The community college and the public good

One of the most successful and productive educational institutions in our nation is the community college. Begun in 1906 in Joliet, Illinois, with only six students, the idea of the community college spread rapidly throughout America.

Today, these colleges enroll more than 12.3 million students in 1,108 colleges. This represents 45 percent of all undergraduate students in higher education. Aside from the cost to the student, there is an annual cost of more than $38.2 billion in federal, state and local taxes contributed to community colleges.

The natural question arises: Is this large expenditure of public funds justified? Can it be demonstrated that the community college contributes to the public good to this extent?

One obvious contribution to the public good is the increased personal income resulting from a community college education. The average annual income of someone with only a high school diploma is $35,256. Someone who completes an associate degree from a community college earns an average annual income of $41,496. The natural result is additional taxes paid from these earnings and increased productivity in the workforce.

The respected EMSI, which has done more than 1,200 studies of the economic impact of education, did an extensive analysis in 2012 of the economic impact of American community colleges. They concluded that our national economy receives a total of $809 billion in additional annual income as result of the community colleges.

But I am convinced that the contribution of the community colleges reaches much beyond such financial measures.

Access for all

The community college serves millions of students who otherwise would not receive a college education. The very foundation of our country expressed in the Declaration of Independence is that “all men are created equal.” Basically, this expresses the foundational principle that equal opportunity should be for all.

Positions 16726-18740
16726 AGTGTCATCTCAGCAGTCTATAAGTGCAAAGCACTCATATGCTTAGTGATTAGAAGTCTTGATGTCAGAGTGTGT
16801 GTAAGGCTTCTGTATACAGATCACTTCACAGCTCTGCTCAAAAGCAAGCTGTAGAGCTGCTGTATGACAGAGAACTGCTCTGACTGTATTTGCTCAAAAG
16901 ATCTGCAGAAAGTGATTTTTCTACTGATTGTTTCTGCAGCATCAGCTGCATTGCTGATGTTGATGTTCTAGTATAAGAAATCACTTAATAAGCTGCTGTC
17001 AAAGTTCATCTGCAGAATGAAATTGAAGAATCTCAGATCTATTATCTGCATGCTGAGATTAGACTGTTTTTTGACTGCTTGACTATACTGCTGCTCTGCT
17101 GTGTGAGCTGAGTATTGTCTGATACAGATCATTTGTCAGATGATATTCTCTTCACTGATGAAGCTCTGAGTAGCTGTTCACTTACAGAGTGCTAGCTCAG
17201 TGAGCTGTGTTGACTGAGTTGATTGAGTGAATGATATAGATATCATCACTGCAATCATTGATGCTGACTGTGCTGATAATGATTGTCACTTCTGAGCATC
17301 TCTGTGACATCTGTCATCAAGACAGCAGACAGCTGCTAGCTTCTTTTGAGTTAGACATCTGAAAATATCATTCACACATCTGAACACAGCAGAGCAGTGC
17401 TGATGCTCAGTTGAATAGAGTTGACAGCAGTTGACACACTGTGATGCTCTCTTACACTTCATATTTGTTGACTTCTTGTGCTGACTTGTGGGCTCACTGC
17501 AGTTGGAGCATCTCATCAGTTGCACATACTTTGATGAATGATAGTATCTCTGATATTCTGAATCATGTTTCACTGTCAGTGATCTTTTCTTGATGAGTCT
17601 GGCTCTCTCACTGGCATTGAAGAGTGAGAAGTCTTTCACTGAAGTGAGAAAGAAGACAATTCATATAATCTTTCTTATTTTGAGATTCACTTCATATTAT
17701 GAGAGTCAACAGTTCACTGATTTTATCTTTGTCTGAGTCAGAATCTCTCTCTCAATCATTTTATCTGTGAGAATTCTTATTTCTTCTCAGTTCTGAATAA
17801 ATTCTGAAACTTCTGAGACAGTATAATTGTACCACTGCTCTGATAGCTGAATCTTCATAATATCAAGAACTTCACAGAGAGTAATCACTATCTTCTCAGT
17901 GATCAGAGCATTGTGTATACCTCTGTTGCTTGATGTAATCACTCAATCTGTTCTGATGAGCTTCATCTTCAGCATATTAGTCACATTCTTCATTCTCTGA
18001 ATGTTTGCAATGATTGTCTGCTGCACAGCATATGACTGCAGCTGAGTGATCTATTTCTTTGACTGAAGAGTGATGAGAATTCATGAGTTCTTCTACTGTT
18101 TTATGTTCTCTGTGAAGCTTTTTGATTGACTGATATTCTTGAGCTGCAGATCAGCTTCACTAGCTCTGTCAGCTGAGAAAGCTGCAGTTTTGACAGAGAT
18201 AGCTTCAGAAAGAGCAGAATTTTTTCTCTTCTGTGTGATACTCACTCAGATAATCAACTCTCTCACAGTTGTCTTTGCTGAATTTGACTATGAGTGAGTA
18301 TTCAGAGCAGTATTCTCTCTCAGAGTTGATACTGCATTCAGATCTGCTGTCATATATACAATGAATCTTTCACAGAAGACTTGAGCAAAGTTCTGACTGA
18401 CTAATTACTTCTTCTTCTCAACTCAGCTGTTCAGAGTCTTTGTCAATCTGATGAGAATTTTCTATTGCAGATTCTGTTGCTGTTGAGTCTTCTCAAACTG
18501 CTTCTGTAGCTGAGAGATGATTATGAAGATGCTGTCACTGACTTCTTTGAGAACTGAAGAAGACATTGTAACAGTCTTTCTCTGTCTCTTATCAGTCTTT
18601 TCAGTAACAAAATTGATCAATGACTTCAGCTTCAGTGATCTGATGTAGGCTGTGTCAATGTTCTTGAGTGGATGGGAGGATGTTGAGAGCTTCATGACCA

Yet the community college is the only institution of higher education that practices open enrollment. This means that the student with a mediocre high school record can attend, even though that door would be closed for that student at most universities.

This article comes from the current issue of AACC’s Community College Journal. Read it online today.

Furthermore, a community college education is provided at a reasonable cost. The average annual tuition at a public community college is $3,430. The same cost at four-year public institutions is $9,410. This reasonable cost provides opportunity for students from low-income families. And the community college has proven attractive to students of all backgrounds.

The truth of the democratic nature of the community college can best be illustrated by a personal example. Giovanii Jorquera, a Latino, grew up in a poor, single-parent home. He finished high school with a “C-” average. He then joined the Marine Corps, but after completing his service, he realized that he needed a college education.

Giovanii enrolled in Cerritos College, a community college in Norwalk, California. He needed to take remedial courses. He found a dedicated English teacher who realized Giovanii’s potential. He graduated from Cerritos College, transferred to the University of California, and later received his bachelor’s degree in accounting. Today, Giovanii is a senior auditor at PricewaterhouseCoopers.

These success stories are legion at community colleges.

Read the full article.

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About the Author

Jack Scott
is a scholar-in-residence at Claremont Graduate University. He previously served as chancellor of the California Community Colleges, as a California state senator and as president of Pasadena City College.